Aussie cheesemaker's best days are behind it, warns Goldman Sachs
Welcome to Charts and Caffeine - Livewire's pre-market open news and analysis wrap. We'll get you across the overnight session and share our best insights to get you better set for the investing day ahead.
S&P 500 - 3,863.16 (1.92%)
NASDAQ – 11,452.42 (1.79%)
FTSE 100 - 7,159 (1.69%)
EURO STOXX 600 – 413.78 (2.76%)
USD INDEX – 107.98
US10YR – -0.06%
WTI CRUDE - US$94.57/bbl
Courtesy of research and wealth management group Calastone, the numbers above paint a pretty dismal picture for Australian managed funds in the June quarter.
Waving goodbye to more than $2 billion over the three-month period – local fundies’ worst period since records began – outflows topped $250 million in June alone, as Livewire’s Hans Lee wrote late last week.
STOCKS TO WATCH
The rising price of groceries – $12 lettuce, anyone? – is one of the most tangible illustrations of cost inflation at work. Of course, record rainfall and flooding across large parts of Australia are also to blame for the food inflation we’ve seen locally. And it’s not just fruit and veg prices that have spiralled upwards – milk is also increasingly expensive. There are several reasons for this, including a red-hot bidding war in the farmgate milk prices offered by processors, Goldman Sachs analysts Michael Peet and Sophie Carran explain in a recent note. This is a key reason the broker has maintained its SELL rating on Bega Cheese (ASX: BGA), noting this environment is a huge margin headwind for the company.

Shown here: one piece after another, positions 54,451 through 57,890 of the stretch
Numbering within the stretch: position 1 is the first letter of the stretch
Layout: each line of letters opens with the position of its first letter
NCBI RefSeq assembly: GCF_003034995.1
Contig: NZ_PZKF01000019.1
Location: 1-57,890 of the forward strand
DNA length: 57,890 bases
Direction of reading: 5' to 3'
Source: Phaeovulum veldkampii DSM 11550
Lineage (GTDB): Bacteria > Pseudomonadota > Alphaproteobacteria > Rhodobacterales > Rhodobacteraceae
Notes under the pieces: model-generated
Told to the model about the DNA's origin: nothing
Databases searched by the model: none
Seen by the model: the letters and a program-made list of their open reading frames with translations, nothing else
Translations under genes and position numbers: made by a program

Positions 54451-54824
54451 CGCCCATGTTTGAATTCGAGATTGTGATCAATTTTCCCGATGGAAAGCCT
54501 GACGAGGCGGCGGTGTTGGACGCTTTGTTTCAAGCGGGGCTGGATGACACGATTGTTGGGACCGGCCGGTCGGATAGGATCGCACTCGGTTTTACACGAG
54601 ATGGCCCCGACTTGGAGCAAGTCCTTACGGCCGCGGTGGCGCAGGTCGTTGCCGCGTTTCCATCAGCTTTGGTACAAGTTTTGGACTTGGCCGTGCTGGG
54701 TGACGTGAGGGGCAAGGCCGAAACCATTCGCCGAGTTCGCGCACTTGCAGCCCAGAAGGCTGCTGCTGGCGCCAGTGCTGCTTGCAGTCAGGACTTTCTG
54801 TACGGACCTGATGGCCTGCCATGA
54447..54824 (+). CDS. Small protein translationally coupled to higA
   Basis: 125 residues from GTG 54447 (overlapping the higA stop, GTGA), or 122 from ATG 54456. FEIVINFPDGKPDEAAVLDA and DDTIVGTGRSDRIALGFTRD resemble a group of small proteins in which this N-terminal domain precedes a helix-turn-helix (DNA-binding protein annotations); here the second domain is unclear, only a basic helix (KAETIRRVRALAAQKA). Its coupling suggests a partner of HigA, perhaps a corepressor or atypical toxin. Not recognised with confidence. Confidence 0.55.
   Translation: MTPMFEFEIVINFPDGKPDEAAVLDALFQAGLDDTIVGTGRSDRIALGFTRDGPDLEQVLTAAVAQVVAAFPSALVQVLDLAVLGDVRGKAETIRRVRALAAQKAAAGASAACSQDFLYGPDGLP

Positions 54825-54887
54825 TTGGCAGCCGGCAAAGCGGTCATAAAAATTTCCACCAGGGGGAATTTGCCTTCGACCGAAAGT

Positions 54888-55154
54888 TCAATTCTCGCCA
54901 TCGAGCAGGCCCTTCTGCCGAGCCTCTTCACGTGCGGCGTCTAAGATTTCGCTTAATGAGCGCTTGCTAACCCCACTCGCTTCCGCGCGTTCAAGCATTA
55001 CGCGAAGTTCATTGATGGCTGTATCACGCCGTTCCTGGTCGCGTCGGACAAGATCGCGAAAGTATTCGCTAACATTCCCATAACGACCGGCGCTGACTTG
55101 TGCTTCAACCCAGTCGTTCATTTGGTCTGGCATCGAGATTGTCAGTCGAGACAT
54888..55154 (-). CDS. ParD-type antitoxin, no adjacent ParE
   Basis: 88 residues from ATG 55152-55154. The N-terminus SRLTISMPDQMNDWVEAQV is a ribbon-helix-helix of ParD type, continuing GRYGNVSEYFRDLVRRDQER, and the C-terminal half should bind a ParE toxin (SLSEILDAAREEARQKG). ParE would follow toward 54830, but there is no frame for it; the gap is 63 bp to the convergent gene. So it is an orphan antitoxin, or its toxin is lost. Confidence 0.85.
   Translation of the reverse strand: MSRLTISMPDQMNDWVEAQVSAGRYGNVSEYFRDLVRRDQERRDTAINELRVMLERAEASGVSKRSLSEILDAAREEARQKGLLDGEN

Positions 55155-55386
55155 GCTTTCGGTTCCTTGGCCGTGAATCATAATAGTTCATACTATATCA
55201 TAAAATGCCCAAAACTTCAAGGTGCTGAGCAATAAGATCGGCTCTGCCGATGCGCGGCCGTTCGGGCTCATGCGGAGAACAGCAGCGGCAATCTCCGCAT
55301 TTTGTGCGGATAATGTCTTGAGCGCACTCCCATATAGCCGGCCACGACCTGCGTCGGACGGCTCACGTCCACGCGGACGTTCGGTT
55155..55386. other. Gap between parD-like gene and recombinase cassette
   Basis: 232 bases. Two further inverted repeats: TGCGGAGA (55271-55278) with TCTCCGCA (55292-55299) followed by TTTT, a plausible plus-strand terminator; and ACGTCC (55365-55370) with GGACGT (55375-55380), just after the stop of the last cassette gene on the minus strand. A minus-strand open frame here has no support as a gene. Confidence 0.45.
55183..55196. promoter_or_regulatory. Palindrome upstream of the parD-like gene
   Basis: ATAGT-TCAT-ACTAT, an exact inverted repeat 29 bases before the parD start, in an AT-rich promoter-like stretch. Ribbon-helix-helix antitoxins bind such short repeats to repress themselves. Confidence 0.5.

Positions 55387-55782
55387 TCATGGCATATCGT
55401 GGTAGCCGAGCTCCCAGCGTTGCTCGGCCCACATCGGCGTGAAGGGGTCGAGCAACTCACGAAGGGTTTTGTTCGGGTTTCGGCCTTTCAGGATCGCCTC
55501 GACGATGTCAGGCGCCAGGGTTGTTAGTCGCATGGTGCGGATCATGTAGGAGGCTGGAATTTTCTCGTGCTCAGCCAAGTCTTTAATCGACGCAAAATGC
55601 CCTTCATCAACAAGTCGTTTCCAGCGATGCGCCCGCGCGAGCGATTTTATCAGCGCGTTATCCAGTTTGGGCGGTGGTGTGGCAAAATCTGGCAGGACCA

Peet and Carran regard the industry as “structurally challenged” and “despite record high milk prices, it’s uncertain if or when milk supply will increase significantly.” Seeing zero upside in BGA’s latest closing price of $3.25, they note there may also be further downside risk if:
- the company can’t secure enough milk,
- global commodity prices soften, or
- it can’t bump up retail prices enough.
This comes at the same time as cost headwinds mount in pushing up the prices of transport, labour, refrigeration and energy.
“The moment we establish a foreign military base, we immediately become an enemy and position our country and our people as targets for potential military strikes, and the Solomon islands’ Government would never allow that.”
Solomon Islands Prime Minister Manasseh Sogavare in Suva, Fiji on Wednesday 13 July.
Diplomatic ties between Australia and China remain strained, even amid signs of improvement in recent weeks after positive engagement between the new Federal Government’s foreign minister, Penny Wong and her Chinese counterparts. But another concern from the Asia Pacific region was alleviated at the Pacific Islands Forum last week. Australian Prime Minister Anthony Albanese was assured by his Solomon Islands counterpart that his country would never allow an established Chinese military presence.
Today's report was written by Glenn Freeman
GET THE WRAP
We're trying something new around here - a daily market preview with an intelligent twist. If you've enjoyed this edition, hit follow on my profile to know when I post new content and click the like button so we know what you enjoy reading.
If you have a chart and/or a stat that you would like to see featured in a future edition of the newsletter, drop us a note
MORE ON Daily Report
1 stock mentioned
1 contributor mentioned
Charts and Caffeine is Livewire's daily pre-market news and analysis wrap. Every day, Livewire's team of market journalists and editors get you across the overnight session and share their best insights to get you better set for the investing day...